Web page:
patrilocal

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patrilocal

residence of a married couple with husband's kin. Often this specifically means with the husband's father, but not always, so the synonym virilocal is often used to distance it from PATRILINEAL DESCENT.
References in periodicals archive ?
Patrilocality and the enabling behavior of family members, whether acquiescence or participation in abuse, calls for education in the community and in the courts.
This, said the archaeologists is a strong indication of patrilocality - a male-centred kinship system where females move to reside in the location of the males when they marry.
This also provides a strong indication of Patrilocality, a male-centered kinship system where females move to reside in the location of the males when they marry.
However, a more detailed study with uniparental markers is needed to allow for a more in depth evaluation of the impact that matrilocality/ patrilocality oriented practices, asymmetry of gene flow, and inbreeding have had on the biological structure of the ethnic groups in the Vaupes region.
(8.) See, for example, Melvin Firestone, Brothers and Rivals: Patrilocality in Savage Cove (St.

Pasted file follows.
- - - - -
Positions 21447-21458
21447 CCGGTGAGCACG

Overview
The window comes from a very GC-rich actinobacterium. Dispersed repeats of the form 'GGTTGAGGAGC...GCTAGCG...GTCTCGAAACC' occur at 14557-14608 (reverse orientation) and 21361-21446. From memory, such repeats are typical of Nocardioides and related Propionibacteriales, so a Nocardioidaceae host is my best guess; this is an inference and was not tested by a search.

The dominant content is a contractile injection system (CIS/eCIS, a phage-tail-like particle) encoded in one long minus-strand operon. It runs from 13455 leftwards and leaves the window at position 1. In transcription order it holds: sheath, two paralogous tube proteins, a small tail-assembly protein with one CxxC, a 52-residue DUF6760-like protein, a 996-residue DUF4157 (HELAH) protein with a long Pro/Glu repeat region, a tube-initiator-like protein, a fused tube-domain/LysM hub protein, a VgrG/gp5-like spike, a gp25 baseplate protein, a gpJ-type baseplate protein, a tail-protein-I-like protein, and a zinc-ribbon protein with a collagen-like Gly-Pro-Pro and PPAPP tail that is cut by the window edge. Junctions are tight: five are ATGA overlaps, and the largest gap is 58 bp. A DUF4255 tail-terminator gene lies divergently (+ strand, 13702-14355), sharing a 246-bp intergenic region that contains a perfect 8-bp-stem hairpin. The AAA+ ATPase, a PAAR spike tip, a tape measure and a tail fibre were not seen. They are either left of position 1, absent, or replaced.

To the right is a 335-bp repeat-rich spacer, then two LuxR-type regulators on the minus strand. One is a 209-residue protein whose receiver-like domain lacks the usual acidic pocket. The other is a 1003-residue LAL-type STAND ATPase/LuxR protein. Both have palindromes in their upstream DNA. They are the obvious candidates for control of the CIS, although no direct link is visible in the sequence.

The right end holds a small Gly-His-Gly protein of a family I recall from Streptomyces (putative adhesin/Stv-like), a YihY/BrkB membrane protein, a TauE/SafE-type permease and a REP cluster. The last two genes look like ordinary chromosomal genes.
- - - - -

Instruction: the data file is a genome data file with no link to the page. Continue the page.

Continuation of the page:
Belonging is important in Newfoundland and Labrador but with its long history of patrilocality, where and to whom have women belonged?
However, continued social-cultural barriers to population flow such as endogamy and patrilocality could have led to the observed current differential geographic frequencies between the J2a-M410 and J1-M267 haplogroups.
58-68; John Bryant, 'Patrilines, patrilocality and fertility decline in Viet Nam', Asia-Pacific Population Journal, 17, 2 (2002): 111-28.
Even where gender equality is constitutionally endorsed, sex-based differences in role allocation may be reflected in male-female wage gaps, patrilineage (where descent, and often resources, flow through males), patrilocality (requiring women to move near their husband's kin groups upon marriage), and traditional attitudes of society forbidding women to carry out certain activities (Coltrane, 1992; Emrich et al., 2004; Kantor, 2002; Welter et al., 2003).
The combined practices of marrying outside the language group, a phenomenon known as linguistic exogamy, and patrilocality, whereby a woman moves to the village of her husband, result in communities composed of a core of men and children who are same-language speakers and differently-speaking in-marrying women.
As noted in the introduction, rules and practices of exogamous marriage, land tenure, patrilineal/matrilineal inheritance, access rights and patrilocality, as well as the periodic dispersal and congregation of local groups at King George Sound present many significant parallels to the Stanner model of Aboriginal hunter-gatherer cultural ecology.